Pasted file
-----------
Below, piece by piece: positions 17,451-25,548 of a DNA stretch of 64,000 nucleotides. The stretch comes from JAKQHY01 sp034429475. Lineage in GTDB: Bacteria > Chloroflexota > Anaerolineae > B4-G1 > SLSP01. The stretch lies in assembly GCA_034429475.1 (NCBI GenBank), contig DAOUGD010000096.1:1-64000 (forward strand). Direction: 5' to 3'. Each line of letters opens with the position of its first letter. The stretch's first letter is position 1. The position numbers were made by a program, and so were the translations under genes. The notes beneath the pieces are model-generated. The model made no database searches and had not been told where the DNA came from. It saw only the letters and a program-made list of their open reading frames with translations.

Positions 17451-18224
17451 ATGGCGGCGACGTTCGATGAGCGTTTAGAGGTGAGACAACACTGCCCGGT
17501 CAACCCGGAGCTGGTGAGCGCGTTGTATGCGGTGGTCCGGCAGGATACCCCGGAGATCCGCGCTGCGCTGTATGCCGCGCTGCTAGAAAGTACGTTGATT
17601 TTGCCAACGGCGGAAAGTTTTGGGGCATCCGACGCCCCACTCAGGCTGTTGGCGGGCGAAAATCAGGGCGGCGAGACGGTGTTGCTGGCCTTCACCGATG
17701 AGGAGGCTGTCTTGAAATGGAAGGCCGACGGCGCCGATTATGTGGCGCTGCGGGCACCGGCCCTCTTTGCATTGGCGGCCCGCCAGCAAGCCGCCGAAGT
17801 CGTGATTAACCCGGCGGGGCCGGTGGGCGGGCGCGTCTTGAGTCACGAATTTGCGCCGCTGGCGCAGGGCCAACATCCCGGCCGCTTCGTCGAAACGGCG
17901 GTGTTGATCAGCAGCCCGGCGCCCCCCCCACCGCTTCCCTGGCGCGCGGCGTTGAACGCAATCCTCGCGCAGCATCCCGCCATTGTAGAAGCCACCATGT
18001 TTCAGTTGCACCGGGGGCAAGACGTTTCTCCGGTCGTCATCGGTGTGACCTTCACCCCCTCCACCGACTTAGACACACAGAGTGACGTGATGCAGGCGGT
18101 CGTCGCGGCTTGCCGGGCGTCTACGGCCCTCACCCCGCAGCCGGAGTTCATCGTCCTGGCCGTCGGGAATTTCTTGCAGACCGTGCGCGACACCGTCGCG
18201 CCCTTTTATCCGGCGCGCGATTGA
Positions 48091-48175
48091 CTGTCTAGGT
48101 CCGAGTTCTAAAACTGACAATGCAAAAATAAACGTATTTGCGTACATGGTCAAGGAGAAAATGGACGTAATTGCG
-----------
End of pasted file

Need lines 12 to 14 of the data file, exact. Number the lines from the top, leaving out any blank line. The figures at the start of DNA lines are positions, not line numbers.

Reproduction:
Positions 48091-48175
48091 CTGTCTAGGT
48101 CCGAGTTCTAAAACTGACAATGCAAAAATAAACGTATTTGCGTACATGGTCAAGGAGAAAATGGACGTAATTGCG